When Can You Use Force To Save Yourself From an Attacker?
Firearm sales are reaching record highs as citizens want to be able to protect themselves from criminals who take advantage of the COVID-19 crisis and protest-related violence. Retailers say that customers, many of them first-time gun owners, are looking for shotguns that start at around $300, and handguns that they can use with a state concealed pistol license (CPL).
Joel Fulton, owner of Freedom Firearms in Battle Creek says March was a big sales month, and May was a record-setting sales month. “I’m having a hard time keep shotguns, and some handguns in stock.”
Fulton, who also operates Southside Sportsman Gun Range at 539 Capital Avenue SW in Battle Creek, says they’re continuing to offer CPL training courses. “We’ve had to cut the class size down from 27 to about 9, due to social distancing, but we’re still holding classes.” One of the functions of those classes is to teach gun owners about their rights and responsibilities.
Legally, what can and what can’t you do in defending yourself?
A listener called in this week to describe that some angry protesters had surrounded his truck at a stoplight, and were banging on the hood. He said he was armed, but luckily the situation did not escalate.
Calhoun County Prosecutor Dave Gilbert and Battle Creek Police Chief addressed the situation on the WBCK Morning Show with Tim Collins. Both stressed that the best thing to do if you can is to avoid the situation if you can. And both said to call 911 immediately if there’s an incident. But can you put the car in gear and drive forward? Prosecutor Gilbert says, “If you’re stuck if you can’t back up, what do you do? You have a right to protect yourself and your family members from death or great bodily harm and if you reasonably believe that you are in that danger, you can take some action but you must be very, very careful. If you over-react, you could end up being charged with something too.”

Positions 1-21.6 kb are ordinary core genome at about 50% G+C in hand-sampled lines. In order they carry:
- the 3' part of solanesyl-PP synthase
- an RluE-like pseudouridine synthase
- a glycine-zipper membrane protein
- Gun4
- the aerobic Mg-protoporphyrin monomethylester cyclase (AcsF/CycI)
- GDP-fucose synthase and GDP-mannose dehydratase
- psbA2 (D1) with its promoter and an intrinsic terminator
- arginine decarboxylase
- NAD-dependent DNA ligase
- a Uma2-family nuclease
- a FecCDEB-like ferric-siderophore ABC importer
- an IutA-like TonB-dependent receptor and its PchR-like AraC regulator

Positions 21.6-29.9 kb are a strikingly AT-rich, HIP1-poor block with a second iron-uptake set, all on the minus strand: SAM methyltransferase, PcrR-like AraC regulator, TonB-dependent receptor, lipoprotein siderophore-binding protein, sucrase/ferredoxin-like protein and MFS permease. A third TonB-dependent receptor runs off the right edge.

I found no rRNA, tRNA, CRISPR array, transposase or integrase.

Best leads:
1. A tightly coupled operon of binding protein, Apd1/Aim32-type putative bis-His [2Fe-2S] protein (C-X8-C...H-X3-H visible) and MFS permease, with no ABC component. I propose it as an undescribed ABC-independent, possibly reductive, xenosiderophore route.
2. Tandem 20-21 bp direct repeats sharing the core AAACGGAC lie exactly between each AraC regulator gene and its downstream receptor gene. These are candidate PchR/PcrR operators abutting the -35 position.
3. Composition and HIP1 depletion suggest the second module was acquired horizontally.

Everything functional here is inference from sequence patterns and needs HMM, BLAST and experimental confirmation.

Terry Johnson, an attorney with Firearms Legal Protection, LLC was a guest on the WBCK Morning Show. He is one of several hundred attorneys who are part of a legal services company, advised by law enforcement, and dedicated to protecting the rights of lawful gun owners. “When you’re in your vehicle, the best thing you can do is look for an escape route”, said Johnson. He says if you use a vehicle as a weapon, there will be a lot of questions and you could be prosecuted. “You have to be extremely careful when you do that.”
Johnson also pointed out that many gun owners open themselves to prosecution by simply showing a gun. “You cannot point a gun at anyone from inside the vehicle. You almost have to wait for someone to attempt to come into your vehicle before you can use lethal force. The standard is whether or not you think you are in imminent fear of death, great bodily harm, or criminal sexual assault. If you’re in fear of one of those, then, of course, you can use lethal force to protect yourself.”
As more and more Americans buy guns for home defense, there are things that Johnson says you need to know. “If you look out your window at night and someone is tampering with your vehicle, under Michigan law you can NOT protect property with lethal force.” But what if that person starts coming your way with a gun or a knife?
“That could potentially change it, but how far away are they? What kind of weapon is it? A knife versus a gun. There are a lot of what-if scenarios. Again, the standard is whether or not you think you are in imminent fear of death, great bodily harm, or criminal sexual assault.” He says the key is the word “imminent”. Just being in fear of one’s life is not the same from a legal standpoint.
And Johnson says if a homeowner does have to use lethal force, they should simply not talk to the police when they arrive. Talk to an attorney first, and do it quickly. He says some people may spend a day or two in jail and make an unwise statement to get out.